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Published on February 21st, 2012 | by Zachary Shahan

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Tesla Not Letting Journalists Drive Model S before Release, … and Why

February 21st, 2012 by  


Tesla apparently isn’t following common practice and giving a bunch of its Model S electric vehicles to auto journalists to drive before they go on sale. Conspiracy theory and paranoia are rampant these days (I’m planning to write a post or series of posts on that on sister site Planetsave) and a number of folks are up in arms about this and joining that paranoid crowd. Chris DeMorro of sister site Gas2 brings some common sense to this decision, though. Check it out:


By Christopher DeMorro

I’m still a newbie when it comes to automotive journalism, but I’ve already learned quite a bit about this strange world where automakers and writers are often indistinguishable from each other. One of the big perks is access to an automaker’s fleet of press cars, which big companies like Ford and Toyota are able to maintain without a second thought.

But with Tesla’s announcement that it will not provide press cars to journalists prior to the vehicle going on sale, some people are already saying the Model S is going to be a flop. I think this whole situation reveals more about the spoiled nature of auto writers than some nefarious scheme by Tesla to rip people off with an inferior product.

It is standard operating procedure for automakers to provide journalists access to new cars for an extended amount of time before it goes on sale. There are press fleets around every major city so newspaper, websites, and magazines all get access to these vehicles. But it isn’t cheap, maintaining these fleets, and it is also contingent on having the production capacity to take vehicles out of the market and relegate them to press duty.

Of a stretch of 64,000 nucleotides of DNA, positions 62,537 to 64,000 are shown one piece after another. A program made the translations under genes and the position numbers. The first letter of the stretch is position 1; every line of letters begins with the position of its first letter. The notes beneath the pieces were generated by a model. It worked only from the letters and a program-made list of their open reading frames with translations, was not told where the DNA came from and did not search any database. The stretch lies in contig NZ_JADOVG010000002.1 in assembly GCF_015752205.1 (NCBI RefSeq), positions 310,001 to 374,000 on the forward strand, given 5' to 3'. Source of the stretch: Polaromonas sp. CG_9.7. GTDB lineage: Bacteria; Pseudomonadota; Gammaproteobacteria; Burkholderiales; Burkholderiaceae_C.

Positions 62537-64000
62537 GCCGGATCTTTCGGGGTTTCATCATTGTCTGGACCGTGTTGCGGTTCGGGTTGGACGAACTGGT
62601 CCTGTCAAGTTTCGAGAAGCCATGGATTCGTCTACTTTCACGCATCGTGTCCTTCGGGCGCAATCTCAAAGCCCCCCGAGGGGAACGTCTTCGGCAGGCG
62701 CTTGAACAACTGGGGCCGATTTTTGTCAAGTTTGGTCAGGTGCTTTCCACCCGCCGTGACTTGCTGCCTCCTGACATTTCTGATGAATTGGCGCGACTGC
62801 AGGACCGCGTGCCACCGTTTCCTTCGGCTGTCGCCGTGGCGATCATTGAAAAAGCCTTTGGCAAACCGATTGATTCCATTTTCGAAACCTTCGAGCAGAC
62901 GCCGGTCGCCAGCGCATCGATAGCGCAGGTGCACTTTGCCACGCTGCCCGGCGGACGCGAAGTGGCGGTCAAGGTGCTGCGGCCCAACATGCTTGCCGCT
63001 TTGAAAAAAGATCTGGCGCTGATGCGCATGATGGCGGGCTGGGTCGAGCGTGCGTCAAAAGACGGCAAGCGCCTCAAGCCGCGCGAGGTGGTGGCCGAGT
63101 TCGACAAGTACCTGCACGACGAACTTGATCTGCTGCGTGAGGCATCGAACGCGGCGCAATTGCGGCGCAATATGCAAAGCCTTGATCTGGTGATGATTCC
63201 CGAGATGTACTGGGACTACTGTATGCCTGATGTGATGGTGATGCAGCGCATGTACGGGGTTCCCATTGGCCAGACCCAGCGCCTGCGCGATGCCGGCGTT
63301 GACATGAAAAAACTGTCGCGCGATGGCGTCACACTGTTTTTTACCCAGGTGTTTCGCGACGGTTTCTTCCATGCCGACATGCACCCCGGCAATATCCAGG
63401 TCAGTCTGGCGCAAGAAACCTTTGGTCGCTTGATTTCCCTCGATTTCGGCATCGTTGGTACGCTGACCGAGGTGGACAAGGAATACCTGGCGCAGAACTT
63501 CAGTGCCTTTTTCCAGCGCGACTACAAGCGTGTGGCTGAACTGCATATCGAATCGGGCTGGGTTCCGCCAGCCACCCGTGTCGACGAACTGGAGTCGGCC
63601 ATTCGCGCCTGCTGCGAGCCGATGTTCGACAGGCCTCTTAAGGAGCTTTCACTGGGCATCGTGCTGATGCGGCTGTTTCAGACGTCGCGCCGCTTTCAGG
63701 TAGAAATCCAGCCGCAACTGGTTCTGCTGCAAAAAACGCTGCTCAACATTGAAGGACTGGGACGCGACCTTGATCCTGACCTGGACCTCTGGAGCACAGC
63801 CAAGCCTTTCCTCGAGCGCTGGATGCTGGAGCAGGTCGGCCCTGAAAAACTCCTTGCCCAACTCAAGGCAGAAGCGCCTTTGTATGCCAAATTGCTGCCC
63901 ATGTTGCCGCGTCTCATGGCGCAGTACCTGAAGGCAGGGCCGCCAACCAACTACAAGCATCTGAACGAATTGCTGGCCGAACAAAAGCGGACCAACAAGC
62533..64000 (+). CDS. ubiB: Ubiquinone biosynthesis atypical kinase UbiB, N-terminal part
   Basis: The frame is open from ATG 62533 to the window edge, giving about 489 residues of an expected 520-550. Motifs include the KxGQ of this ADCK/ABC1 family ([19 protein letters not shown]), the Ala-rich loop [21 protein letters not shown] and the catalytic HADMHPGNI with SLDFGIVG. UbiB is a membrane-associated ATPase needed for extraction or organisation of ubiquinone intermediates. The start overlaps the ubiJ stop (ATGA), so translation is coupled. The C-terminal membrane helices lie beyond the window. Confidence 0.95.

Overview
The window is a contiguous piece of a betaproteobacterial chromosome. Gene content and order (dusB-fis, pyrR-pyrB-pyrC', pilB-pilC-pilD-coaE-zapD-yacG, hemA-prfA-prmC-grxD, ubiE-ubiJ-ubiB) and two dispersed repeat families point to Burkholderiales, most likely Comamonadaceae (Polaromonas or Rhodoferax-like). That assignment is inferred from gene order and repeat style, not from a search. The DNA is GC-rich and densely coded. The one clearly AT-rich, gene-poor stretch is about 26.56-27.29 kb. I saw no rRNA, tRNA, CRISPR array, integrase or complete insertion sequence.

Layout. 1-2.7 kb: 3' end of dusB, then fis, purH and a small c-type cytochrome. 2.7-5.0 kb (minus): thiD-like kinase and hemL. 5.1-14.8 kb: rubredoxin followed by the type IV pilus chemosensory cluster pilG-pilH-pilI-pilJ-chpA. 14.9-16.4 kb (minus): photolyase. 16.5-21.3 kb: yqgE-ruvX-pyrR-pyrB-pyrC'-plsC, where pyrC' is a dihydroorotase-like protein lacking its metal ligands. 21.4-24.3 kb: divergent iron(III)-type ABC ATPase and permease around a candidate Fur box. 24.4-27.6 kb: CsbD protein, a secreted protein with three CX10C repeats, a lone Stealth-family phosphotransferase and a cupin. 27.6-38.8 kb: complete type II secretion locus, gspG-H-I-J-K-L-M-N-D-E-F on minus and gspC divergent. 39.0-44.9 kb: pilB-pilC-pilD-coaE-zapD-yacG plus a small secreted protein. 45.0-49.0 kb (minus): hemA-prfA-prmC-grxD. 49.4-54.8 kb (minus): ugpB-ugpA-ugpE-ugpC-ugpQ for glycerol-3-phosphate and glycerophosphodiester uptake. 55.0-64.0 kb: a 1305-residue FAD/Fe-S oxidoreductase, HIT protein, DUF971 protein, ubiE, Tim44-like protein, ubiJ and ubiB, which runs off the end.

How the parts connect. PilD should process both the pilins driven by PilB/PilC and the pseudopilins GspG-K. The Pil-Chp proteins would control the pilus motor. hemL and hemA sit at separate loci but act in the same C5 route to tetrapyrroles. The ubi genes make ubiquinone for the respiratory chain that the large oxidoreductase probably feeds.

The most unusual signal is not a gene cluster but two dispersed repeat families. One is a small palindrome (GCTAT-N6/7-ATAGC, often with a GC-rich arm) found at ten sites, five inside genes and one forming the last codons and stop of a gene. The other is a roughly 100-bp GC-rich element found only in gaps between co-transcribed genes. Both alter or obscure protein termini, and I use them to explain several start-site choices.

Tesla does not have that luxury right now; there is a long list of people who have plunked down a chunky deposit on a Model S sedan. The electric automaker does not have a lot of production capacity right now, and the first few cars are going to trickle out to owners…who probably don’t even care what reviewers have to say about the Model S in the first place.

Some people are comparing Tesla’s move with that of major film studios, who deny critics access to the film until it hits theaters. But car reviewers don’t like to share, and as it is I am sure Tesla has a list of reviewers who get first dibs to the Model S anyways. Down the road, if Tesla is still around, this policy may change…but I think it’s a big to-do about nothing, and the only people who are really complaining are the writers who don’t get a free luxury ride for a week before anybody else does.

Source: Left Lane News 
 

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About the Author

is tryin' to help society help itself one word at a time. He spends most of his time here on CleanTechnica as its director, chief editor, and CEO. Zach is recognized globally as an electric vehicle, solar energy, and energy storage expert. He has presented about cleantech at conferences in India, the UAE, Ukraine, Poland, Germany, the Netherlands, the USA, Canada, and Curaçao. Zach has long-term investments in Tesla [TSLA] — after years of covering solar and EVs, he simply has a lot of faith in this company and feels like it is a good cleantech company to invest in. But he does not offer (explicitly or implicitly) investment advice of any sort on Tesla or any other company.



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